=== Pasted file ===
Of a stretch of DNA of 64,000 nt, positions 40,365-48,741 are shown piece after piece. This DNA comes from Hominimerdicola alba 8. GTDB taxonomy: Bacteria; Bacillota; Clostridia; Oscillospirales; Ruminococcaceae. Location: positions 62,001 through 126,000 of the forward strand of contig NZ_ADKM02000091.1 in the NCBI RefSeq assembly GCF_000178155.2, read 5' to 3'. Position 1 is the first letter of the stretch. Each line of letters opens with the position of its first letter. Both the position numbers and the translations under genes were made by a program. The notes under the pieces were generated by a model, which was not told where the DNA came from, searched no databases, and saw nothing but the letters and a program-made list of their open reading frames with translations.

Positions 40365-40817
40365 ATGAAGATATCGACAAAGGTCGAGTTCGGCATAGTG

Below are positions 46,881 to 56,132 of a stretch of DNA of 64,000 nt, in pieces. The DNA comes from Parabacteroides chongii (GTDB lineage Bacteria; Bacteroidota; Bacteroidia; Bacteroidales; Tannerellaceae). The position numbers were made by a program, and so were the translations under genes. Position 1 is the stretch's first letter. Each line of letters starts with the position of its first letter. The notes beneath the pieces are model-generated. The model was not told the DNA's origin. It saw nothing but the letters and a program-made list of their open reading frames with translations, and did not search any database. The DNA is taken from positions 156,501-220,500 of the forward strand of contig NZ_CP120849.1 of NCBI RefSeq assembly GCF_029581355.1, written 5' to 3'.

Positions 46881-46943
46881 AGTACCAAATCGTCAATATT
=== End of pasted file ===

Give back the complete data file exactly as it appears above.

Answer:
Of a stretch of DNA of 64,000 nt, positions 40,365-48,741 are shown piece after piece. This DNA comes from Hominimerdicola alba 8. GTDB taxonomy: Bacteria; Bacillota; Clostridia; Oscillospirales; Ruminococcaceae. Location: positions 62,001 through 126,000 of the forward strand of contig NZ_ADKM02000091.1 in the NCBI RefSeq assembly GCF_000178155.2, read 5' to 3'. Position 1 is the first letter of the stretch. Each line of letters opens with the position of its first letter. Both the position numbers and the translations under genes were made by a program. The notes under the pieces were generated by a model, which was not told where the DNA came from, searched no databases, and saw nothing but the letters and a program-made list of their open reading frames with translations.

Positions 40365-40817
40365 ATGAAGATATCGACAAAGGTCGAGTTCGGCATAGTG

Below are positions 46,881 to 56,132 of a stretch of DNA of 64,000 nt, in pieces. The DNA comes from Parabacteroides chongii (GTDB lineage Bacteria; Bacteroidota; Bacteroidia; Bacteroidales; Tannerellaceae). The position numbers were made by a program, and so were the translations under genes. Position 1 is the stretch's first letter. Each line of letters starts with the position of its first letter. The notes beneath the pieces are model-generated. The model was not told the DNA's origin. It saw nothing but the letters and a program-made list of their open reading frames with translations, and did not search any database. The DNA is taken from positions 156,501-220,500 of the forward strand of contig NZ_CP120849.1 of NCBI RefSeq assembly GCF_029581355.1, written 5' to 3'.

Positions 46881-46943
46881 AGTACCAAATCGTCAATATT